ICEE Faculty Fellows
ICEE Faculty Fellows bring together faculty, staff, administrators, students, and community members to advance community engagement at UNC Greensboro and beyond. We invite you to explore the 2019 opportunities to enhance your community-engaged practices.
Archives, Archiving, and Community with Erin Lawrimore
This group will focus on connecting community-engaged scholars with archivists, librarians, and other professionals who are focused on long-term preservation of stories, information, and data. Participants will learn about tools for creating and managing their own scholarship with an eye towards long-term preservation. They will also learn about resources available to help the communities they work with preserving their own history in a sustainable, accessible way. Topics of conversation will include free and low-cost digital storytelling tools, oral history methodology, website archiving, and digitization practices.
Be Here Club with Elise Eifert and Monica Scovell
The Be Here Club (BHC) is an informal monthly social/networking gathering intended to make the larger UNCG community a little smaller. Academic professionals, including faculty, administrators, and staff often operate in insulated channels with diverse responsibilities, therefore making communal socialization, integration, and partnerships challenging. BHC is also a forum to encourage engagement with community members and partners from outside of UNC Greensboro to add to the aesthetic of Greensboro and create real opportunities for societal improvement on a local level. Above all else, the BHC is simply a place to find, and build, camaraderie and comfort for those who call UNCG and Greensboro home.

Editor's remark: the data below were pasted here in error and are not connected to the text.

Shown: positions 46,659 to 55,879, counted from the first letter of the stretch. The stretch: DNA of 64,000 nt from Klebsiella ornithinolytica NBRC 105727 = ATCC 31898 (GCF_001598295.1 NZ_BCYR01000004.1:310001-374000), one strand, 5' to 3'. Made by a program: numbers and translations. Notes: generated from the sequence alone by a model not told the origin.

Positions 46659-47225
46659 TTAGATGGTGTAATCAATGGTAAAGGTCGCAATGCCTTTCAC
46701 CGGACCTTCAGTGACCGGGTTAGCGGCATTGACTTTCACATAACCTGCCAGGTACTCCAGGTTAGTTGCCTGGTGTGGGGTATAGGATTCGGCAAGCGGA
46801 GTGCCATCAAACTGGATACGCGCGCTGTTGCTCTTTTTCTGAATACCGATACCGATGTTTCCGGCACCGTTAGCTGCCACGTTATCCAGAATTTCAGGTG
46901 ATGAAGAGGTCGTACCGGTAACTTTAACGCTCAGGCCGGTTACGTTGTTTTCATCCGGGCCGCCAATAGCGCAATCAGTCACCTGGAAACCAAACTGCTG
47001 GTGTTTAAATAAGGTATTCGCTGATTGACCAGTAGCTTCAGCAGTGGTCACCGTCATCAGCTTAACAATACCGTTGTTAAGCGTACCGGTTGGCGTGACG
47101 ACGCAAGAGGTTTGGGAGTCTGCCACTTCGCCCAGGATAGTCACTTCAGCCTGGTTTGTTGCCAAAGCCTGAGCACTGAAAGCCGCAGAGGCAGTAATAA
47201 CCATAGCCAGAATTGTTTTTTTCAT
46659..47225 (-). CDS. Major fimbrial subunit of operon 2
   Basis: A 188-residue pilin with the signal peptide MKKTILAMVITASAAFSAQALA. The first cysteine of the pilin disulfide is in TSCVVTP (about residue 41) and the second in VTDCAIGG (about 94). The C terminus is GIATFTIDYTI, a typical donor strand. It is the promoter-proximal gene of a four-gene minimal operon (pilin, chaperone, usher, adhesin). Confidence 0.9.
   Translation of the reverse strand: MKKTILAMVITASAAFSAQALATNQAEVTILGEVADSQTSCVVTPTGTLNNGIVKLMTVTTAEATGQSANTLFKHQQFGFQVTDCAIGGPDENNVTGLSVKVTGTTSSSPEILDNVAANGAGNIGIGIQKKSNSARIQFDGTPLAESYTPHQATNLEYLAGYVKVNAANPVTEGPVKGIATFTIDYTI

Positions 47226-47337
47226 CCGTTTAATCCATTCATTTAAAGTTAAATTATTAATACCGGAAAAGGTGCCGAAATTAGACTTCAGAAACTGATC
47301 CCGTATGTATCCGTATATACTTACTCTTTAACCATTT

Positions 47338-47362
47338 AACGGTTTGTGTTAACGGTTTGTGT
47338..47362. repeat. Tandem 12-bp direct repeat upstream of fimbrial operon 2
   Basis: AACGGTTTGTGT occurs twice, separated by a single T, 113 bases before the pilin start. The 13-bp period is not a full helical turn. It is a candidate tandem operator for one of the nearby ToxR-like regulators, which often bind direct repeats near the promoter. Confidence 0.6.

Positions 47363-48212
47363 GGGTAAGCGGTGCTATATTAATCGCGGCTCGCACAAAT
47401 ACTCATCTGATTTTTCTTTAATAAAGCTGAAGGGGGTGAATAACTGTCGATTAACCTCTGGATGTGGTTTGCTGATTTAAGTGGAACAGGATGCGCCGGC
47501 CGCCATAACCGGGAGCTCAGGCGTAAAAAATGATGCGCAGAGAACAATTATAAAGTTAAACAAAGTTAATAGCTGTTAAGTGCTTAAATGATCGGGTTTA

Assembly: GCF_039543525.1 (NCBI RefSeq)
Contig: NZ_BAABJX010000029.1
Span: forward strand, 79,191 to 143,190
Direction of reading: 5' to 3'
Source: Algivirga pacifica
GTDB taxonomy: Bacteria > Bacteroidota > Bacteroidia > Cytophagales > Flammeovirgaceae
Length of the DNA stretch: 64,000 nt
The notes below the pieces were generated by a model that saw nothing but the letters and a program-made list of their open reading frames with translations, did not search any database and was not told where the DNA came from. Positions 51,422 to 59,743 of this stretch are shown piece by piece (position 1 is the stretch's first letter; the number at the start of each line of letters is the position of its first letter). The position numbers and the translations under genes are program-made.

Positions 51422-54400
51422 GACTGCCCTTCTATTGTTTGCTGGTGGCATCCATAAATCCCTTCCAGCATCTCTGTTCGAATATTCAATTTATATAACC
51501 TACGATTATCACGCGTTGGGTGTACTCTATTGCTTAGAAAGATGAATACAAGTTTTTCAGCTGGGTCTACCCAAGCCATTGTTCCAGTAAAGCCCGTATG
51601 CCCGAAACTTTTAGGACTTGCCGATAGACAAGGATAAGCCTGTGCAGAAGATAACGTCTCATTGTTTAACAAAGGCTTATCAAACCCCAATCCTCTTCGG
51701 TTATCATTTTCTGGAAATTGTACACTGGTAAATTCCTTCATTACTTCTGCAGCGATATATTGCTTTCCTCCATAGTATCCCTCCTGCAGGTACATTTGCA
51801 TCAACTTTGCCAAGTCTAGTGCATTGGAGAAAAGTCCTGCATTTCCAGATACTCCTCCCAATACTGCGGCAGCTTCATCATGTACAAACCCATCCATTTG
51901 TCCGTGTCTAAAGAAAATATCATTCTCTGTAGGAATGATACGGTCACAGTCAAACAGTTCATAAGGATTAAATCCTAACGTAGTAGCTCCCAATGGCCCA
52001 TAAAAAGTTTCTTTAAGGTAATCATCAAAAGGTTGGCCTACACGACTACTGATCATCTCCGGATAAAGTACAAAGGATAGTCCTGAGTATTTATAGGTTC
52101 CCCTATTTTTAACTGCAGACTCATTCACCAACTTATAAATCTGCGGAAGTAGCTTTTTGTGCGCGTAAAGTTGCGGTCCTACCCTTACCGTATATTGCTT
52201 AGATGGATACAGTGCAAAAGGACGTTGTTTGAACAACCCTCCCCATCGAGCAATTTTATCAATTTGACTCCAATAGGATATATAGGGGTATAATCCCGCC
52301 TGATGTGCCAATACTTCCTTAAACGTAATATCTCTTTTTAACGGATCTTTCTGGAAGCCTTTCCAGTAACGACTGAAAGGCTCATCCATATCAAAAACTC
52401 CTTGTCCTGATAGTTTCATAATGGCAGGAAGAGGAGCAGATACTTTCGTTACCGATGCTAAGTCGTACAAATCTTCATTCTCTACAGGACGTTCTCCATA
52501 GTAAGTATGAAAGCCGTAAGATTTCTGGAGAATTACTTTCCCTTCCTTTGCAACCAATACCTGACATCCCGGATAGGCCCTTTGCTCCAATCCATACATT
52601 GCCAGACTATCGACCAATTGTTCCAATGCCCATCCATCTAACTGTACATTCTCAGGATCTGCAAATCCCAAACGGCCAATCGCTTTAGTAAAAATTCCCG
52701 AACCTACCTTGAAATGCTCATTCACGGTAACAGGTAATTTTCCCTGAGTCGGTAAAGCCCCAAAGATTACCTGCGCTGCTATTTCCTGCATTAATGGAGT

Community Engagement Writing Group with Michael Hemphill
Circles of Pedagogy and Practice: Exploring Circle Process as a Process of Education and Restoration with Dr. Jeremy Rinker
Our community of practice will organize regular meetings to explore the philosophy and pedagogy behind circle processes and the potential uses of this unique form of community building and engagement. Dr. Rinker aspires to bring together beginners and more seasoned practitioners of circle-based facilitated dialogue (also called Native American Council or Family Group Conferencing, among other names) to develop a community of practice, support, and co-learning.
Over the last few years, across the nation, we have seen the explosion in interest in “restorative justice.” What does this movement mean to working for a safe, inclusive, and just community? What role do circles and facilitated dialogue play in building communities of change? How can a diverse set of University and community partners best map and engage the many community assets around restorative practices in the Triad community? This community of practice/learning community will meet regularly to probe these, and related, questions and explore the opportunities and challenges of circle processes as means of conflict prevention, intervention, community support, and social resilience.